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France Backs VAT Reverse Charging In UK

by Robert Lee,, London

15 December 2006

UK Chancellor of the Exchequer, Gordon Brown has told MPs this week that France has lifted its objection to a proposal for VAT 'reverse charging' in the UK to combat widespread tax fraud.

The French government had objected to the UK's request to the European Commission to introduce reverse charging, arguing that it would merely shift 'carousel' VAT fraud to other countries and cause chaos and confusion within the EU's VAT system.

However, Brown told the Commons Treasury Committee on Wednesday that government officials had reached an agreement with their French counterparts that would clear the way towards the introduction of reverse charging.

According to Brown, the Treasury lost between GBP2 billion (EUR2.6 billion) and GBP3 billion in the year to last March as a result of carousel, or missing trader intracommunity (MTIC) fraud. He said that the new measures to tackle the problem would save about GBP500 million in 2007/08.

France, like many other EU member states, has also become a victim of carousel fraud, and Budget Minister Jean-Francois Cope announced on Wednesday that an investigation had been launched after the French authorities observed "unusual movements of goods" between France, the UK and Poland in the first half of the year. However, he dismissed reports that the fraud could involve sums of up to EUR19 billion as "fantastical".

Germany has also requested a derogation from the EU Sixth VAT Directive to introduce reverse charging.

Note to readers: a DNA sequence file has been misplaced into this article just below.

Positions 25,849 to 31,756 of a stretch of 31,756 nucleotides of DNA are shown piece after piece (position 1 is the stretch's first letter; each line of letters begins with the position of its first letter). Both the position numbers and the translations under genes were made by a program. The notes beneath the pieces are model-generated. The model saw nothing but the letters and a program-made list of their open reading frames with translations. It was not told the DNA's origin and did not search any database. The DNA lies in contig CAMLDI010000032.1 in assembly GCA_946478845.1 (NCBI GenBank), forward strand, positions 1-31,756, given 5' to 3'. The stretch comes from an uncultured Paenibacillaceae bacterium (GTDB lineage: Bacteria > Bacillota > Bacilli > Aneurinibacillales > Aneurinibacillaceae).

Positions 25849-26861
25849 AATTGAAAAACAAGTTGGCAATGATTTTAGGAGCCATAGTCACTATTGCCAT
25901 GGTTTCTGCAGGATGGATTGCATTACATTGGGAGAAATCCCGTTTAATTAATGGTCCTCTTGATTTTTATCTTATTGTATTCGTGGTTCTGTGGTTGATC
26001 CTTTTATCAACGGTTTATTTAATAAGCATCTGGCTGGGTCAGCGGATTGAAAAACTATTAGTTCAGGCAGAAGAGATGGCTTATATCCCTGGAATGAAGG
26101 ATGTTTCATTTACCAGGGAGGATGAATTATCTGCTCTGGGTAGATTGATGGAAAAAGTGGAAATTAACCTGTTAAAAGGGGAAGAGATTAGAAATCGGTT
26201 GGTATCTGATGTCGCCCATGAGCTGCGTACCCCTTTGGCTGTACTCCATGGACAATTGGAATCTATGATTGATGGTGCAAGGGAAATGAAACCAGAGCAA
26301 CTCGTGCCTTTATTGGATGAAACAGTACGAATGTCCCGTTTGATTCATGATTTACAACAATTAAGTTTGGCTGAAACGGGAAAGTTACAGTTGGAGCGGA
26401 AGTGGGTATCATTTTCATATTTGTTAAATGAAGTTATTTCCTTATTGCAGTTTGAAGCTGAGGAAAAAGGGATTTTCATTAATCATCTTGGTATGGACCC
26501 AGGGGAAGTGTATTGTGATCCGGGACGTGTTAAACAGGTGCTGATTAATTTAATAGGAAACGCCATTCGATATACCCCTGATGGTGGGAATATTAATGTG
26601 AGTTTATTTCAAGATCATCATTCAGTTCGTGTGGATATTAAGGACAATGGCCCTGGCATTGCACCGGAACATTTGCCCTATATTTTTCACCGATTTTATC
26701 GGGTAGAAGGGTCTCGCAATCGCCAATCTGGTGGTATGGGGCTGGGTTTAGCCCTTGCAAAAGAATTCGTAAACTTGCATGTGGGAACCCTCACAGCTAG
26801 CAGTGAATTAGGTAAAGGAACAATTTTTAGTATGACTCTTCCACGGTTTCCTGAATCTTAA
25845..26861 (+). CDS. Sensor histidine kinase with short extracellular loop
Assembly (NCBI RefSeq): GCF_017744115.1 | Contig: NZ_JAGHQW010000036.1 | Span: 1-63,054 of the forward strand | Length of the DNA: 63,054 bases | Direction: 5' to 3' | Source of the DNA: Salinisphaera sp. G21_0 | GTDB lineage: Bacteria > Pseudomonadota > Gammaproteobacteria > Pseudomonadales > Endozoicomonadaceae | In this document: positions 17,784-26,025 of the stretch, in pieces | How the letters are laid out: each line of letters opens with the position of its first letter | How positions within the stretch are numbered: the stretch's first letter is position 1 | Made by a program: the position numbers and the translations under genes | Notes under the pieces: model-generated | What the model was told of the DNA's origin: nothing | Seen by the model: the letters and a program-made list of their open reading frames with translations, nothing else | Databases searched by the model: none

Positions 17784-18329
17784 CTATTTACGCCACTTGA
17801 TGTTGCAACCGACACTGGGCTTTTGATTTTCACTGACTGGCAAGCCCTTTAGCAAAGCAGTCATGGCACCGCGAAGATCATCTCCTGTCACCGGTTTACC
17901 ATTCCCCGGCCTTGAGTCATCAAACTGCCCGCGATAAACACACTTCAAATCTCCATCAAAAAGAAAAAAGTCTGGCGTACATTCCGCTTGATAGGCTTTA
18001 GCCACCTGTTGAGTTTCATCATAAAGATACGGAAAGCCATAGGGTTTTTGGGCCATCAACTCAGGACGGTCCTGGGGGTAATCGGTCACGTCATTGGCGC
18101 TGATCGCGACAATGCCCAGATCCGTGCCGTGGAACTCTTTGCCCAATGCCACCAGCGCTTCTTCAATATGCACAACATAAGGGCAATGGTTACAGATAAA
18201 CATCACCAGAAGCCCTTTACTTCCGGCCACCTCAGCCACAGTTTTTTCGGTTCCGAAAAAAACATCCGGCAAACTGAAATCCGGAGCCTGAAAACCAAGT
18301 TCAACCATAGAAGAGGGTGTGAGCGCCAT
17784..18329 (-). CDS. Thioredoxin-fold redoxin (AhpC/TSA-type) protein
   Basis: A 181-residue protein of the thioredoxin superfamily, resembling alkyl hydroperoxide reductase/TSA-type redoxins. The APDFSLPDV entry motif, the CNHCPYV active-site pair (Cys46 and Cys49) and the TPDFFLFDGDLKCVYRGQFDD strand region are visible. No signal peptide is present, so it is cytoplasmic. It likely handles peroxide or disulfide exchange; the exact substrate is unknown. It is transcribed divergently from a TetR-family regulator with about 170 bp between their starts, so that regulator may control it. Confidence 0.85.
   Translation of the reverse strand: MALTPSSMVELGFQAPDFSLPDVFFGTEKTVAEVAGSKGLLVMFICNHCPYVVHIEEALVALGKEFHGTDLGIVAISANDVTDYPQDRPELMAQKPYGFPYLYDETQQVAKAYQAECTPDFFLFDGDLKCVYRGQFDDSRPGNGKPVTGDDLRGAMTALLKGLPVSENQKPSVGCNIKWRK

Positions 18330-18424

In its simplest form, this type of fraud involves obtaining a VAT registration number in one EU member state for the purposes of purchasing goods free from VAT in another member state. The goods are then sold at a VAT-inclusive purchase price after which the perpetrator goes 'missing' without paying the VAT due.

In its more abusive form, the fraud involves the same goods being traded around contrived supply chains within and beyond the EU, re-entering member states on a number of occasions with the VAT being stolen each time - the so-called carousel.

Under reverse charge accounting, it is the responsibility of the purchaser, rather than the seller, to account for VAT on the transaction. By introducing this mechanism the UK wants to take VAT out of the supply chain and make it harder for criminals to defraud the system.

Goods covered by the reverse charge regime will include mobile telephones, computer chips/microprocessors/central processing units, electronic storage media, handheld devices for recording or playing of sound and or images, handheld computers, handheld communication devices other than mobile telephones, positional determination devices for GPS system, games consoles with screen, or of the kind used with a television or computer.

Implementation of the reverse charge requires fundamental changes to the accounting systems of businesses trading in the relevant goods, but HM Revenue & Customs has promised to give businesses about eight weeks notice of its introduction.

Brown's announcement came a day after the latest dawn raids by UK tax investigators and police teams across Europe to break carousel fraud rings. The international operation saw over 300 HMRC criminal investigators deployed across four countries including France, Spain, Germany and the UK.

In the UK a total of 50 search warrants were executed at business and domestic addresses in London, Glasgow, the Midlands, Manchester, Dover, Bristol and South Wales.

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